What if ideas were people?
Here’s a thought –
Every day I sit at home by the window, watching the rain glide across the glass. Songs on the record player pass and mugs empty one by one. But I never stop waiting for him.
I’ve made the place look and feel its best in anticipation of his imminent arrival. I’ve straightened the curtains, vacuumed the floor. I’ve planned all our meals. Got cookies baking in the oven and an enormous array of gourmet coffee. Soon as he walks through that door, we’ll be busy, all day and all night. We’ll need the caffeine.
The thing is, I know he’s coming. He has to. He promised. And it’s not like he hasn’t come before. He likes to come at inopportune times, when I’m at work and not at home, for example, or really late at night, when I’m getting ready for bed. While I’m out with my friends, he’ll come knocking and then leave and not come back for days. I’ve asked him to share his schedule, but he just laughs in my face. “I don’t do schedules,” he says.
Today, I decide to do something proactive while I’m waiting for him. I get on writing something for school I should have started days ago but have been putting off. I get into the thick of it, actually coughing up real words on paper, when there comes the familiar knock-knock.
I sit up and bolt to the door. I open it and there he is, smiling smugly, delighted at my surprise. He’s always been boyish and youthful, with long, unkempt hair and bright eyes. Freckles lightly dust his face, which never seems to require sleep to look healthy. Gee, he even brought flowers. It’s going to be a good one today.
“You ready to hash stuff out?” he says, waiting at my threshold.
“I’m…I’m kinda in the middle of something,” I stammer. “Can I just take it down in a notebook and go back to it later?”
He laughs. “Ha! That’s not gonna cut it. You gotta get your head in it. Now. Or I’ll be gone.” And he starts to step away, edging backwards from my threshold, back onto the sidewalk, to the world where he will be engulfed until who knows when. Before he gets too far, though, I reach out and grab him by the sleeve, him and his stupid grin.
I roll my eyes and sigh. “Fine, fine. You haven’t been here in so long I’ll let it go just this once.”
So we sit down at the kitchen table. I get the coffee going and I ask him if he wants dinner. He waves his hand breezily in response. There’ll be no time to nourish. So I thump down next to him, my stomach growling, but my heart beating quick.
Without warning, without even a “how’s your day?”, he starts talking. I listen, completely enthralled. I struggle to write things down, but he talks faster than my wrist can move. He doesn’t talk in a linear fashion either. He’ll jump ahead to the next topic, then circle back, then head to a completely different place perpendicular to our position before.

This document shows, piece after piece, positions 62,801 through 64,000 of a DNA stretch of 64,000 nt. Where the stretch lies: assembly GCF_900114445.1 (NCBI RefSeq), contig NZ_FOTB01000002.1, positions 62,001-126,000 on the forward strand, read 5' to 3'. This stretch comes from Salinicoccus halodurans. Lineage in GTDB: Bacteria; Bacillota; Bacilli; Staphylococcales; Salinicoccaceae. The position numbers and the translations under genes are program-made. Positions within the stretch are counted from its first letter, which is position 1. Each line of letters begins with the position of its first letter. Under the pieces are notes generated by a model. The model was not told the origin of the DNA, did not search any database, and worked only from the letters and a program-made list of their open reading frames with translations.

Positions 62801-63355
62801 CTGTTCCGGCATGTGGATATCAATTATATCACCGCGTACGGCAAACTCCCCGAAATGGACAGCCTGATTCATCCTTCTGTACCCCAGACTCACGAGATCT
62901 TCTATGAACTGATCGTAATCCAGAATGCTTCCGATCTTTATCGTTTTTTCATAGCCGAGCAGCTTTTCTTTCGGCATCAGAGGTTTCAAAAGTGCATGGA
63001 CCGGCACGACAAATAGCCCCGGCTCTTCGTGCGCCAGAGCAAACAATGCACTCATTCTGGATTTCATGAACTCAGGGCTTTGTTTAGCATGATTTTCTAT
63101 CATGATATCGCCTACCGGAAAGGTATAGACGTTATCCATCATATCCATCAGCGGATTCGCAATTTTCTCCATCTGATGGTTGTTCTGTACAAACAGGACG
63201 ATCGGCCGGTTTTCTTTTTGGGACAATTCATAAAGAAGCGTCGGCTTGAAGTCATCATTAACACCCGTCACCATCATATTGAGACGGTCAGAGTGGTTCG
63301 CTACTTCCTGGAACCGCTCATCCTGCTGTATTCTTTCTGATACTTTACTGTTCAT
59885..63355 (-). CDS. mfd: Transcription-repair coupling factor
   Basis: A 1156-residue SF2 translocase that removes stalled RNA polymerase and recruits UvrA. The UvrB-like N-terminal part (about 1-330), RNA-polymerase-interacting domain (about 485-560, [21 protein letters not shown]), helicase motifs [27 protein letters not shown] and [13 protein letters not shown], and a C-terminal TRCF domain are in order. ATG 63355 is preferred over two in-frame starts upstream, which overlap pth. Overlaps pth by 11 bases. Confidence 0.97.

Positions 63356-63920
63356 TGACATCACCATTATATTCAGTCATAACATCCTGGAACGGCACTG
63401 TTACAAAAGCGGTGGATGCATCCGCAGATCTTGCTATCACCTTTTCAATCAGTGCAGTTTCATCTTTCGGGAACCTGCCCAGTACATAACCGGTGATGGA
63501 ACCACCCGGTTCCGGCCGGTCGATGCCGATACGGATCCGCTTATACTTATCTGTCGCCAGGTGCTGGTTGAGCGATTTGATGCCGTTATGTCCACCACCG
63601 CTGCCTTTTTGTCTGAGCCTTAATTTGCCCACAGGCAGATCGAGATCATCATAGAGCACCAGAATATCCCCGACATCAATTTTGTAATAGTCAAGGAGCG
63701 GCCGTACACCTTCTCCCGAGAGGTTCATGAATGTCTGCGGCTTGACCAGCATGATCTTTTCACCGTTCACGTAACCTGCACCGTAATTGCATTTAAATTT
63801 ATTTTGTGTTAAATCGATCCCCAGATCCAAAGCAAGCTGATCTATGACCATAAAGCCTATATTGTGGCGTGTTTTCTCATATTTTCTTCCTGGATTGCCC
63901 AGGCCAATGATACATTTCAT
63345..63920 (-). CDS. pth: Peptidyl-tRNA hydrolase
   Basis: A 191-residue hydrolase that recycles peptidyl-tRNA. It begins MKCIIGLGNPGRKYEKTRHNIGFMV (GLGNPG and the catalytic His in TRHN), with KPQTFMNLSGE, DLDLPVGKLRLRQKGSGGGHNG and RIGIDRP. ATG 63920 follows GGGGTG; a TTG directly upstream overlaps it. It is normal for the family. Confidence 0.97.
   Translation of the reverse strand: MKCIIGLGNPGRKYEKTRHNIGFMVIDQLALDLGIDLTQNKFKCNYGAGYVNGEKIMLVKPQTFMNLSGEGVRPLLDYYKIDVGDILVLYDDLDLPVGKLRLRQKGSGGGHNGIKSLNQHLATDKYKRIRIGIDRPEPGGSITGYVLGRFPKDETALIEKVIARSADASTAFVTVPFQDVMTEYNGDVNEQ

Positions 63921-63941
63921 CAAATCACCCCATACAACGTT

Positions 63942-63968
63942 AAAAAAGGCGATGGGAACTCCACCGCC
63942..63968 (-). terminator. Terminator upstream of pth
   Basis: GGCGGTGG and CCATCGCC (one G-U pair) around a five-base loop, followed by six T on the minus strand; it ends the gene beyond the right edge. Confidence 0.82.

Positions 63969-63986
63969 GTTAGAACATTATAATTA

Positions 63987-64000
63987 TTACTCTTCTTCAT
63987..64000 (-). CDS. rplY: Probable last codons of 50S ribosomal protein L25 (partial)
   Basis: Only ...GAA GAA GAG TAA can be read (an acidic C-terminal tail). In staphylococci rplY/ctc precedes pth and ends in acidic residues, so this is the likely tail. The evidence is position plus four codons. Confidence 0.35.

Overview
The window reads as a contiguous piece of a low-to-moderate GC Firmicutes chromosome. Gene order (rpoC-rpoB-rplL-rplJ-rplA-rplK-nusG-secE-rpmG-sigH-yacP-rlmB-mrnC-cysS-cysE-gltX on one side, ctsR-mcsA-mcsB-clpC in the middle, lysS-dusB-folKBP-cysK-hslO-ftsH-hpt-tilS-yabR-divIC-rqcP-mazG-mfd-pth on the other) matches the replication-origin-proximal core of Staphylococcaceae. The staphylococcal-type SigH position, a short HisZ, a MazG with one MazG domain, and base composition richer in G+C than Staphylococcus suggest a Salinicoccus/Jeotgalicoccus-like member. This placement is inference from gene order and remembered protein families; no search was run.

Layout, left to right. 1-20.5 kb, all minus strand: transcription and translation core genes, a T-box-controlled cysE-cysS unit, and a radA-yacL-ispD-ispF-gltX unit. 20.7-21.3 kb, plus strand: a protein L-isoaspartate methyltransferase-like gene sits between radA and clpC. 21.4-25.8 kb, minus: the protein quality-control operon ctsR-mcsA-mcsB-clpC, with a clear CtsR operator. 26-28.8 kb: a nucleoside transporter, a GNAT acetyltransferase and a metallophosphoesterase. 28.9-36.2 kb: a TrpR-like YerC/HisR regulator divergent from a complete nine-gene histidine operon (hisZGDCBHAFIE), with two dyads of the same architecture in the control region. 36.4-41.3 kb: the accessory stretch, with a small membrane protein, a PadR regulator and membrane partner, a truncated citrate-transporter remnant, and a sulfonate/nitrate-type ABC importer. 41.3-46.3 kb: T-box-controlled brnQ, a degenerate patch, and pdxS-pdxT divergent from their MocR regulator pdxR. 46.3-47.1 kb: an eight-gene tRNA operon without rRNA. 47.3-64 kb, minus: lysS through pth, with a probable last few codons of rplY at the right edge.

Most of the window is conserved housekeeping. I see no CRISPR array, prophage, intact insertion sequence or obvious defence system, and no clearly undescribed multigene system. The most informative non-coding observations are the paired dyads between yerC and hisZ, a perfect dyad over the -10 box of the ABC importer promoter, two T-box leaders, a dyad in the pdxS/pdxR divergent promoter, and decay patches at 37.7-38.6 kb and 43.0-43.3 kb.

He doesn’t like questions. He doesn’t like to explain. And he’ll completely clamp up if you so much as interrupt him. You can never get what you actually want from him. He’ll always give you something else. And at the end of the day, could you even articulate to him what you actually want? What you wanted five minutes ago isn’t what you want now, now that he’s given you an alternative.
Sometimes I just want him to shut up. Sometimes I just want him to leave and never come back. But of course I can’t do that. My affection towards him is something I love and hate and cannot for the life of me explain.
We get into arguments sometimes. I think something should be this way, he thinks something should be that way. We don’t agree, and I know he gets off on that. A smirk of pleasure spreads across his face when I bristle.
But the worst part is when he leaves. He has no concept of commitment. I know I’m not his one and only. There are others, and they will get different things from him, and then it’s up to us to fight amongst ourselves as to who becomes the best, if better is even the right concept here. “You’re all different,” he says, “and I serve your different needs. I don’t go to one and not the other because one is better. I just like to spread different parts of myself around.” And I guess it’s true. If there were ten of him and ten of us, and each of his ten were entirely devoted to each of our ten, we’d all be the same, wouldn’t we?
The light passes, the darkness rises, and when that has passed as well and the new light is growing, I suddenly wake up. I hadn’t even noticed I’d fallen asleep.
He’s gone. Left before sunrise. I see his mug with a streak of dried coffee drip down one side.
Then I realize I’m wearing his sweater because it had gotten cold in the middle of the night. He hadn’t tried to get it back.
I put my head on my arms on the desk. Through the sleeves of his sweater, I can still smell him. His freshness – his ripeness, even – mixed in with the scent of coffee, burnt cookies, and ink.
He’s armed me for a long road ahead, but I have a new vigour. I don’t feel so alone anymore.